Her face glows. Reńe loves Stillwater too, sir. 
Then he is better than a brother to me, and that makes you better than a sister. 
The bell rings for dinner. Melly jumps. The shine dies out of her eyes, and she seems to shrink and fade. 
Will you come to dinner, little sister? I’ll sit by you so you won’t feel so alone. 
Thank you, Mr Malcolm. 
You can just call me Malcolm. I’m your brother, remember? 
Thank you, Malcolm. 
You’re welcome, Melusine.
This was fun to write, but it was wrong on several levels -- too much inappropriate tension between Melly and Malcolm too early, too much affectation, and not a style that I thought I could maintain. Still, it carried the seeds of dialogue that I could use later, and it helped me get my first impressions down -- always key!

The process of writing Stillwater is different from last year's draft chiefly in that last year I started with only a few images for the story instead of having a full-blown source to consult, and so the chief questions I asked myself were, "What happens next?" and "What if...?" But for each story, my main concern has been how to make it as interesting and honest and consistent as I can, installment to installment.

Forgot to mention: one thing I do before posting is to read each scene aloud to make sure that the prose isn't clunky, stilted, painful, or just incorrect somewhere. This isn't infallible -- often I'm reading it so late at night that even with precautions I miss something -- but it's one of my most foolproof editing tricks for recognizing when something doesn't flow or just lands flatly on the ear.


entropy said...

I've noticed that you do do a great job adding meaning through movements.
Love this. Thanks for sharing.

Jenny said...

So when you have to cull a line, do you record it in another spot to refer to later or do you just keep it in your head?

I'm still impressed you have the discipline to stay up late and write.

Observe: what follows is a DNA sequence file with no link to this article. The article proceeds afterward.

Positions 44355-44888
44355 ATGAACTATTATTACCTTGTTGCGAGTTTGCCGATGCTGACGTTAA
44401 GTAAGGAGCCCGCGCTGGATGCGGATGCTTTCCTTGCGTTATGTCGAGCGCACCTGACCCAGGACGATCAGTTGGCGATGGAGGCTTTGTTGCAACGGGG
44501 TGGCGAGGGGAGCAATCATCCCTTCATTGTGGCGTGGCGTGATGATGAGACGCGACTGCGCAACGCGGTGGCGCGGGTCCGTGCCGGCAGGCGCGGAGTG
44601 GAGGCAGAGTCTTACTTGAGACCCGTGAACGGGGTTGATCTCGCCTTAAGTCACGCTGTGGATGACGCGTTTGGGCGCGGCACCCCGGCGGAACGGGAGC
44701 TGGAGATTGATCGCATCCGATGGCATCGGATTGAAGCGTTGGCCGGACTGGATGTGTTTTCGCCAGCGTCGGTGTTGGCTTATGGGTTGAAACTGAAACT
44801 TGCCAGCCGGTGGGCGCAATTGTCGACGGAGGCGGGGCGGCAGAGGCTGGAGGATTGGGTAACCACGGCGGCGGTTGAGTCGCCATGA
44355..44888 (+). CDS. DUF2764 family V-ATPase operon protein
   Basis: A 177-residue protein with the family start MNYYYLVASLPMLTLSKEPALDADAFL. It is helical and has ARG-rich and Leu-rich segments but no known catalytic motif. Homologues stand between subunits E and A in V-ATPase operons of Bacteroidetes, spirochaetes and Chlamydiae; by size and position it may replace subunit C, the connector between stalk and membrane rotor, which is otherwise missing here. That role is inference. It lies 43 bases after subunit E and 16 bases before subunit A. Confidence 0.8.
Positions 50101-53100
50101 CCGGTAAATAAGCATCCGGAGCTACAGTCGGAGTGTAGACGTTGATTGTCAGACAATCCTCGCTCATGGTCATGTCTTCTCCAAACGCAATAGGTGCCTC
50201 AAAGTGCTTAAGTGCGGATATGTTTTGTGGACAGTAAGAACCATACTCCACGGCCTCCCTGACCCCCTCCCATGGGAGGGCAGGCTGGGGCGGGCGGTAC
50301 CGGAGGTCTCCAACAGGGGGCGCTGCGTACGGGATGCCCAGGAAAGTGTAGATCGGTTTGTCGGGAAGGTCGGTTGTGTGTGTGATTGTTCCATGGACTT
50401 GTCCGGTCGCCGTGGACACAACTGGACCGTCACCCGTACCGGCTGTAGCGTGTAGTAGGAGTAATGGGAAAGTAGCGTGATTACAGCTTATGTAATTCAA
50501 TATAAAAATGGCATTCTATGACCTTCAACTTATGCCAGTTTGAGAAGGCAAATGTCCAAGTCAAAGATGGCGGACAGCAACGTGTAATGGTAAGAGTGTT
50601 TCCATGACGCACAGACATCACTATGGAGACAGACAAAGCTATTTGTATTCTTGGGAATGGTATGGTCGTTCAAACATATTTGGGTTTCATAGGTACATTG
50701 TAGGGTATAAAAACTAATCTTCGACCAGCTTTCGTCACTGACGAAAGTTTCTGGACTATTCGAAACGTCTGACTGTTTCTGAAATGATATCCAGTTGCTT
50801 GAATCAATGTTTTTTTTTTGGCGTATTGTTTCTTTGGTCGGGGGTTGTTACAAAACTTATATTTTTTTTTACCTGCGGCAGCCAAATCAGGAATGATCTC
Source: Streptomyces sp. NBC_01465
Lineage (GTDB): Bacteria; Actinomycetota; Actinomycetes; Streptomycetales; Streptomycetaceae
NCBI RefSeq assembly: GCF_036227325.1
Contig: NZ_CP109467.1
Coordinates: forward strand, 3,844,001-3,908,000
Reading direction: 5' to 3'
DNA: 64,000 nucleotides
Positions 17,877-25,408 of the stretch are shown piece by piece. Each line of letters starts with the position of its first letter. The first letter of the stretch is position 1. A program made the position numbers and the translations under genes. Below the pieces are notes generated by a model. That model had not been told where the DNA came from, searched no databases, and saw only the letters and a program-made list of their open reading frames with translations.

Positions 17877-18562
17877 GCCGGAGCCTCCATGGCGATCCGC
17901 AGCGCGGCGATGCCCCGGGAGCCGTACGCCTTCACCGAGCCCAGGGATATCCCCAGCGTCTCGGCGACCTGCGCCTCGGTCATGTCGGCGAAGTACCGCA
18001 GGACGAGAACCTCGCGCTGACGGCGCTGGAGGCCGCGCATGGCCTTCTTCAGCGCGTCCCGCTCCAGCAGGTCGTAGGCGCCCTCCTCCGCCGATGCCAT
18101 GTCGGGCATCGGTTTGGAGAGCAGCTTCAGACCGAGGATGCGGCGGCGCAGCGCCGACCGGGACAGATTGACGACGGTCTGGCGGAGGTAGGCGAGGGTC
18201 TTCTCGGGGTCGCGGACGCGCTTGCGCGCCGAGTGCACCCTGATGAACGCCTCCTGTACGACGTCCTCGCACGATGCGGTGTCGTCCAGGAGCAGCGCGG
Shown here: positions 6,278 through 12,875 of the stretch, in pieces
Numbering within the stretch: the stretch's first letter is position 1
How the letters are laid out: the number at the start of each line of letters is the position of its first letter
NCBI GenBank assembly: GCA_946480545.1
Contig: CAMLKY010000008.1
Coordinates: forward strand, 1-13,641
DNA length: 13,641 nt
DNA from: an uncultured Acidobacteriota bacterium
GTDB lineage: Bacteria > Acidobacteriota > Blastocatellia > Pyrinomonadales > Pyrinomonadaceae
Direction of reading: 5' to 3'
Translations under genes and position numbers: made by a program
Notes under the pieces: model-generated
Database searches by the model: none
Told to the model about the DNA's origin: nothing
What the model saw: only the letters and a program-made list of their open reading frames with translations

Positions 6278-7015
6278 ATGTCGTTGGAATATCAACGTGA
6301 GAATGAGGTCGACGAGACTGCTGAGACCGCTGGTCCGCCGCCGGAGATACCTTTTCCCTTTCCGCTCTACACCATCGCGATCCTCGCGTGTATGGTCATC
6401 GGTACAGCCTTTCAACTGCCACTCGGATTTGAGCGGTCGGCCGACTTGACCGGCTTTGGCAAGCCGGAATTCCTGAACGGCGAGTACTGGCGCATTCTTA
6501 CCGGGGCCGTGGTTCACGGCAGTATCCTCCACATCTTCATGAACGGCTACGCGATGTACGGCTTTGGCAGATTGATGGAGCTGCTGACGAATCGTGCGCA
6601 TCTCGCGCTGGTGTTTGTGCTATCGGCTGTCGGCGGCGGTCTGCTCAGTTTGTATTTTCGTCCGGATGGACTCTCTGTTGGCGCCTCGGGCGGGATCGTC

mrsdarwin said...

If something's not working for me, I move it down the page and keep typing above it. If I can fit it in, great; If not, I just leave it there. I can generally tell if it's a good line that needs salvaging or just a bad phrasing or distraction. In the program I'm writing in (Scrivener), you can make new files for each scene, section, chapter, etc., and there's a notes section. If I know that something should eventually go in a scene, I stick it in the notes for later use. That's where I typed up which character read which bumpersticker on Rene's trunk, and then I made sure to give each person a pass by the car.

I wish I had the discipline to do anything else today. Mostly I've sat in this chair feeling stupid, and the kids have watched a movie, fought, and eaten. We did read MLK's I Have A Dream speech, so that's something. Turns out you can't do much useful on four hours sleep. Good thing I homeschool and can fudge my day and just trust that we'll make up the formal education later -- I don't know how I'd do this if it was absolutely necessary that I get up at some real time in the morning. Lord, I can't wait until I'm done with this thing.

Brandon said...

It works out very well. Stillwater especially has been top-notch: very good quality stuff.

And it's certainly a better way than the way I write; all my drafts are really and truly first rough drafts; for these NaNo things, I write directly into Blogger (or, if that's inconvenient, into Notepad, then cutting and pasting directly into Blogger when I have the chance. And if it doesn't get revised on the fly, it just waits until it's all done for a major revision, except for cases here and there that really bother me. Which is why they tend to be a little on the incoherent side. But then, I'm stronger at revision than draft.

mrsdarwin said...

The main problem with your drafts, Brandon, is that you don't post them as often as your fans would like. :)